Speaking of Will manipulating people, are the ends justifying the means? To catch a serial killer as horrific and successful as Hannibal I want to say yes. But he’s racking up a human body count. It’s good that Matthew was caught and killed, as you said before two birds one stone. But what about Beverly? And Alana? Her life is definitely in danger. I think he’s so fixated on catching Hannibal that he’s perhaps not doing this as cleanly or methodically as he should be. I also think that he is partially responsible for what happened to Gideon. In the scene where they were talking, we saw the walls slowly close in and a rat scurry between them. Gideon’s the rat, Hannibal and Will are cats. His urging pushed Chilton in the right direction, and Gideon towards death. Do you think that’s what he intended? Take care of one horrible killer and lure another one out? It’s really hard to say. Either way, Will is walking a fine line here between successfully solving his problems and creating more. Plot wise it’s excellent and intriguing, but I worry about characters I like dying. Par for the course in horror I guess. And kudos to Hannibal for being willing to sacrifice great characters this way.

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Athena:

You know who really stole the show for me? Chilton. He was great this episode. I’m starting to see reasons to like him. He was hilarious in his awkward attempts to be in control and inconspicuous. Also he coined Hannibal’s nickname! Hannibal the Cannibal. It’s good that they’re making him more likable because I can tell you that he’ll be around for a while. Hannibal is 100% on to him, but I don’t think he considers Chilton to be a threat. To be honest, he isn’t. I don’t think there’s much he can do to affect the battle between Will and Hannibal. What did you think of Chilton’s role in this episode?

Heather:

I don’t know if I think the ends justify Will’s means. I really liked that moment that Hannibal confronted Will with the fact that what Will was doing might end up getting folks killed. But then, I suppose we really can’t blame anyone for what Hannibal does except Hannibal. I mean, Will did try to warn Beverly away from taking on Hannibal on her own.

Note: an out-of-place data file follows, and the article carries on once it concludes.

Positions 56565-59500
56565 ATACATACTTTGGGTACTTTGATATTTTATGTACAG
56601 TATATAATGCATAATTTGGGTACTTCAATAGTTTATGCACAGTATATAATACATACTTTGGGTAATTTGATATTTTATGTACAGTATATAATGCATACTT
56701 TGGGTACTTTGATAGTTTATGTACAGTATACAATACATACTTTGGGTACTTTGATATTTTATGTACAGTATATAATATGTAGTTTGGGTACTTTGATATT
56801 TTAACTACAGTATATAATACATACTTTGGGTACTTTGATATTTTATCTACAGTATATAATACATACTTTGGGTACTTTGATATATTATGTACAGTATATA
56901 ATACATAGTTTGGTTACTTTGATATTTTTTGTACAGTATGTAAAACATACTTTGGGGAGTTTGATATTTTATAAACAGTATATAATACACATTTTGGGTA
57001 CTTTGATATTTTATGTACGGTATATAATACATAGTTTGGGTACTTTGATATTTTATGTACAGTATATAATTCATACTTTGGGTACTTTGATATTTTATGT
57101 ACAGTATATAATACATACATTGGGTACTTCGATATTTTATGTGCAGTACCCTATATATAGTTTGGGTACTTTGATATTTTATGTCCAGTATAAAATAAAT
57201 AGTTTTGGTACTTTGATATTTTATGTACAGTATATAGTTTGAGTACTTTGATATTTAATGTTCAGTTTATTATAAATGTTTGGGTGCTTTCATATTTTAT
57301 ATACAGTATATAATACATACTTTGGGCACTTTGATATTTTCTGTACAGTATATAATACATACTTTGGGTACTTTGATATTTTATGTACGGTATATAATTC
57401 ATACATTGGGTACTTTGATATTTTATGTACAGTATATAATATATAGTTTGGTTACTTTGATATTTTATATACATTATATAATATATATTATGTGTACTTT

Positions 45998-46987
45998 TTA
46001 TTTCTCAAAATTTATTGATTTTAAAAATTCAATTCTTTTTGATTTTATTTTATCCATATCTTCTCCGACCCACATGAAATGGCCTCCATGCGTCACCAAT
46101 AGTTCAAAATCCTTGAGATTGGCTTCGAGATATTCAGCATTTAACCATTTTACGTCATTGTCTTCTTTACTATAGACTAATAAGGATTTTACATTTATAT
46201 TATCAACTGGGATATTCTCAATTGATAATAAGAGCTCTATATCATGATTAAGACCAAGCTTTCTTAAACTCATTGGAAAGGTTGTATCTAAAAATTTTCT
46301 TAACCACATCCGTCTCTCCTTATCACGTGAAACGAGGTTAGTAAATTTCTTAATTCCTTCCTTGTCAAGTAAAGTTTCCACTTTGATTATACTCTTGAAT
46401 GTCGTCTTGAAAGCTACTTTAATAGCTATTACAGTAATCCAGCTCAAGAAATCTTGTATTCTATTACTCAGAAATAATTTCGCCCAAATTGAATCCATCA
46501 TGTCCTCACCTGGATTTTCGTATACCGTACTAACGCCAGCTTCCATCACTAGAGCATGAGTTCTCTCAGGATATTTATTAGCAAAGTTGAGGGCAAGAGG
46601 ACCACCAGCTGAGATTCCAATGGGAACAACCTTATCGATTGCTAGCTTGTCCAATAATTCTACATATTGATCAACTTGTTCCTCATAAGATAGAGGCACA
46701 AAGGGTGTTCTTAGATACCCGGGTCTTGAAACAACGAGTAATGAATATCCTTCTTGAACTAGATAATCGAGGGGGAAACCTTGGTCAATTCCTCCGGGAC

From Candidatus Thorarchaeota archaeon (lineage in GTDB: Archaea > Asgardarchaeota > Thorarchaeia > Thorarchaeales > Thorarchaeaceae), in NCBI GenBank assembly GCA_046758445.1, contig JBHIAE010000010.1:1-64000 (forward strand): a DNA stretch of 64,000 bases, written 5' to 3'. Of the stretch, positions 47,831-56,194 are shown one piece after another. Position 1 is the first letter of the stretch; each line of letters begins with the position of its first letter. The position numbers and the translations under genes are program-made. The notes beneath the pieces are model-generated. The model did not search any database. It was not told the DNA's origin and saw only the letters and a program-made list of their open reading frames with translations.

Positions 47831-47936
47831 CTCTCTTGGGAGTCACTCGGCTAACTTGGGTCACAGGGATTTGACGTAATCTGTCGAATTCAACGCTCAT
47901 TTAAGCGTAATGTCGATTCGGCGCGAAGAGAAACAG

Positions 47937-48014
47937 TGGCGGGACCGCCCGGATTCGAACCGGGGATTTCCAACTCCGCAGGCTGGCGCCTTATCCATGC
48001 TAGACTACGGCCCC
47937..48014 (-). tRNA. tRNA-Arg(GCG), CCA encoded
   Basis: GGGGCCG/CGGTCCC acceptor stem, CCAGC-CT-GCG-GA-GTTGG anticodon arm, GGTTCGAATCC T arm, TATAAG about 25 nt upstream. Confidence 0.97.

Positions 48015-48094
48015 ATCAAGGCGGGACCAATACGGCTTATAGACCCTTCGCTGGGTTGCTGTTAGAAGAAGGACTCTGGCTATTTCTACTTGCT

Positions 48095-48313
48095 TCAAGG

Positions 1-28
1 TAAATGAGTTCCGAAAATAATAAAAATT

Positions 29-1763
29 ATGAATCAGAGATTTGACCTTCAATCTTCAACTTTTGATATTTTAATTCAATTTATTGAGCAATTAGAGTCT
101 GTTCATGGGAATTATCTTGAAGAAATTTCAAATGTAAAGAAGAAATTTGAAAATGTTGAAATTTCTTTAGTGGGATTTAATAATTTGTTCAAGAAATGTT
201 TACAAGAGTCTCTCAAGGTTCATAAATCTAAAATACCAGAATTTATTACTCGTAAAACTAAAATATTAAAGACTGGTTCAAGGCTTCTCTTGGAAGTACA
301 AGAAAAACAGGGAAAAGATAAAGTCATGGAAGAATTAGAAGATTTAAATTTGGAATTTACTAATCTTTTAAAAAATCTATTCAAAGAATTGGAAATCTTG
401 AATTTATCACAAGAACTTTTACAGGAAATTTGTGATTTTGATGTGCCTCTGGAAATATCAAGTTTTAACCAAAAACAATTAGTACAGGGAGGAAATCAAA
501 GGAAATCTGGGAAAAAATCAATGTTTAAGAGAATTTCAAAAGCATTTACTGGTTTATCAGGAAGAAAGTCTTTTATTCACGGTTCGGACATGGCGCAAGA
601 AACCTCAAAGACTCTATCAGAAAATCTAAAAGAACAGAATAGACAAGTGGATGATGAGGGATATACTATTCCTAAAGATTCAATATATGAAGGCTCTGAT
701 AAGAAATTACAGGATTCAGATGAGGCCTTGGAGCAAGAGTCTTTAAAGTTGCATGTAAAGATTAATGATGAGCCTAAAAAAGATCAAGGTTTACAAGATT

I don’t really think anyone else is going to die, if only because there aren’t a lot of people left who aren’t primary characters. I mean, they couldn’t really kill off Alana, could they? Isn’t she in the books?

As for Chilton, this was the first time I enjoyed watching his character. Obviously, I don’t have to like a character to enjoy watching them, but Chilton had always been so horrible that I didn’t even care about him. He started to have more of a character than just screwed-up-selfish-psychiatrist. We still see that he’s all about self preservation, but in this episode it manifested in some hilarious ways. I thought the whole scene with Chilton at Hannibal’s dinner party was so funny. His expression when Hannibal winked at him was perfect.

I also don’t think Chilton is much of a threat. He’s way too self-centred to ever really play Hannibal and Will’s game. I thought it was interesting how in this episode, Chilton finally starts doing the ‘right thing,’ and it turns out he’s playing right into Hannibal’s hands.

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Athena:

I don’t actually know if Alana is in the books or the film to be honest! I don’t want to look it up. I’d like to be surprised. I think it would be more interesting to keep her alive, watch her deal with the remorse of sleeping with the cannibal, and see how it affects her and Will.

In that sense Chilton and Gideon are two peas in an oblivious pod. It’s interesting how this season is creating parallels between villain and victim. It goes with the themes of distrust and unclear identities. I have a feeling this is going to continue to have significance later. Who are they going to put together next?

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Heather:

With victims and villains paired up so far we’ve got Will and Hannibal, and Chilton and Gideon. Personally, I consider Freddie Lounds villainous enough to warrant a victim-pair. Wouldn’t it be interesting if they paralleled her with Jack Crawford in some way? In a sense they already are, I suppose. Aside from Beverly, both Jack and Freddie are the ones searching most actively for the truth.

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Cutting it short this week because we are busy bees. But I’ve got some treats for you.

Check out this tumblr summary of Futamono. Also here’s a tumblr of Hannibal telling cheesy jokes. It’s beautiful.